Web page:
Henry Taylor's studio - photographed in black and white by the NYTimes, mythologies the artist and sets him back into the era that NYC perceives LA to be in, which is about the year 1945, in 2011.

Henry Taylor's press release for his Blum & Poe show

Henry Taylor's New York Times T magazine photo

Mock up of Henry Taylor's sculptural installation at Blum & Poe

A sculpture in Henry Taylor's show

Henry Taylor's A Jack Move painting at Blue & Poe

Henry Taylor's studio was photographed by the NYTimes in black and white to lend a mythological air to the LA Artworld, which NYC perceives to be living in around 1945, about the time that NYC overtook the 300 year old Paris artworld.


a second NYTimes photo of Henry Taylor's studio

Henry Taylor’s début opening at Blum & Poe, March 2011

Henry Taylor's sculptural installation of detergent bottles and mop heads at Blum & Poe

Tu Pac in Henry Taylor's sculptural installation

Henry Taylor's powerful potent, aesthetically compelling painting at Blum & Poe

In this painting by Henry Taylor the earth and sky planes interchange.

Taylor makes a poetic comparison between animals and downtrodden mankind, living both in power and in fear; then he plays with black silhouette head to make symbolic commentary.

Here Taylor seems to say that African-American soul negating texts are built into the society, without it even being conscious of it.

Henry Taylor's opening at Blum & Poe

Kehinde Wiley’s World Stage: Israel opening at Robert & Tilton in Culver City (Los Angeles) was heavily attended. The paintings feature bold uses of color. They seem to me to be more casual snapshot than about penetrating character analysis, and about popularizing the unfamiliar and the exotic.

Kehinde Wiley World Stage: Israel at Roberts&Tilton

Vincent Johnson is an artist and writer in Los Angeles

265 Southwark, South London (2011)


Vincent Johnson in London (2011)

Biography April 2011

Vincent Johnson lives and works in Los Angeles
Johnson’s work has been exhibited at Las Cienegas Projects, Los Angeles, LAXART, Las Cienegas Projects, the Kellogg Museum at Cal Poly Pomona, the P.S. 1. Museum, the SK Stiftung, Cologne, the Santa Monica Museum of Art, the Museum of Contemporary Art, Chicago, the Studio Museum in Harlem, the Adamski Gallery of Contemporary Art, Aachen, the Sacramento Center for Contemporary Art, 18th Street Arts, Santa Monica, Another Year in LA gallery at the Pacific Design Center, Los Angeles, Soho House, West Hollywood and the Boston University Art Gallery and several other venues.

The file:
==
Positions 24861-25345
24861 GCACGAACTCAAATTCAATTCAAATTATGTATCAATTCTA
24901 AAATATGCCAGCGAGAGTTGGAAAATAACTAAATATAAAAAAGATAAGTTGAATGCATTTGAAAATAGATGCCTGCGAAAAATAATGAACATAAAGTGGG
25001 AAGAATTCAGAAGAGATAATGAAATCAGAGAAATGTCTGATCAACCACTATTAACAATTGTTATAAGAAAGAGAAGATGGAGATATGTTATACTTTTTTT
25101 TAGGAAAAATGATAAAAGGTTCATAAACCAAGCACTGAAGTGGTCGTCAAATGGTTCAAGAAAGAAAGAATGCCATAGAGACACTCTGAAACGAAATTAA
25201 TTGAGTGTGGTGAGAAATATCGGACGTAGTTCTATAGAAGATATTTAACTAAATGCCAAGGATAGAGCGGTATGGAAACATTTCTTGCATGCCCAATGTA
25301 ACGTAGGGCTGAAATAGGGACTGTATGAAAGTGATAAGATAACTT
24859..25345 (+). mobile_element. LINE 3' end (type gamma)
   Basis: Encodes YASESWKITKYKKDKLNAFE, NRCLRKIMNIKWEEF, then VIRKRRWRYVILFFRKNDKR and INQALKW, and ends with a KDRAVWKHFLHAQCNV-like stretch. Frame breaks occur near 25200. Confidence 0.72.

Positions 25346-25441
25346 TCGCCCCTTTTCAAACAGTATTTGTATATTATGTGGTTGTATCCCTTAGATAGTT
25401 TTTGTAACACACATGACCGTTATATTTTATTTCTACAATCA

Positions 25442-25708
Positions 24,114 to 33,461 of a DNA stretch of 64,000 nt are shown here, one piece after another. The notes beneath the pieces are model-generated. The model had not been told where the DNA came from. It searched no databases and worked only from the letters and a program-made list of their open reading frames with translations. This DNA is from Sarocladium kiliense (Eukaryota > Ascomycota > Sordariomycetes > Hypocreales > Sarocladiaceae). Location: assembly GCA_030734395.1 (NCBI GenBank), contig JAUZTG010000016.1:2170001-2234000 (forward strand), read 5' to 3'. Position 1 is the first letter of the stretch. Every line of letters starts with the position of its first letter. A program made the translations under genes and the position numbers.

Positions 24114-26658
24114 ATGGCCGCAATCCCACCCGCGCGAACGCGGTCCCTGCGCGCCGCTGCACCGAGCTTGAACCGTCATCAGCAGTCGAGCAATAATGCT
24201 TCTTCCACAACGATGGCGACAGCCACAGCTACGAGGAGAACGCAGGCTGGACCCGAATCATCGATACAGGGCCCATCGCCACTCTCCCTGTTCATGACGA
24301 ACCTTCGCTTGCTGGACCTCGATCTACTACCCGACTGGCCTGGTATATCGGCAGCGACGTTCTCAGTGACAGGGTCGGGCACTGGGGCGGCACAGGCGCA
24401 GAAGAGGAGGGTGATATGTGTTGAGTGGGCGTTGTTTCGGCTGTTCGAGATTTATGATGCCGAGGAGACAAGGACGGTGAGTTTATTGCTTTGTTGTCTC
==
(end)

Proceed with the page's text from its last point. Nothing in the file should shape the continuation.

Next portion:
Johnson’s photographic works engage both significant and neglected historical and contemporary cultural artifacts and is based on intensive research of his subjects. Upcoming are projects in Copenhagen and other European venues, at the University of California, Santa Barbara, and at Las Cienegas Projects, Los Angeles.
Johnson received his MFA from Art Center College of Design in 1997. He studied with Mike Kelly, Jack Goldstein, Stephen Prina, Liz Larner, Chris Williams, Mayo Thompson (formerly of Art&Language), and Liz Larner.
Johnson is a 2005 Creative Capital Grantee, and was nominated for the Baum: An Emerging American Photographer’s Award in 2004 and for the New Museum of Contemporary Arts Aldrich Art Award in 2007 and for the Art Matters grant in 2008, and in 2009 nominated for Foundation for Contemporary Art Fellowship, Los Angeles. In 201o he was named a United States Artists project artist.
Johnson’s work has been reviewed in ArtForum, The New York Times,  the Los Angeles Times, and many other publications. Upcoming is a one person show in Copenhagen, a one person show at the University of California, Santa Barbara, and a one person show at Las Cienegas Projects, Los Angeles. More exhibitions and projects will be announced soon.

Vincent Johnson currently has work in the ForYourArt benefit exhibition at Soho House, West Hollywood, California and will have work in Los Angeles Nomadic Division’s (L.A.N.D.) benefit exhibition and auction at Palihouse in West Hollywood, California in May 2011.  In 2010 he was named a United States Artists project artist. In 2005 he was named Creative Capital grantee. His work has been shown in both the U.S. and in Europe and has been reviewed in the NYTimes, LATimes and Artforum. Future exhibitions are in preparation for shows in the U.S. and in Europe.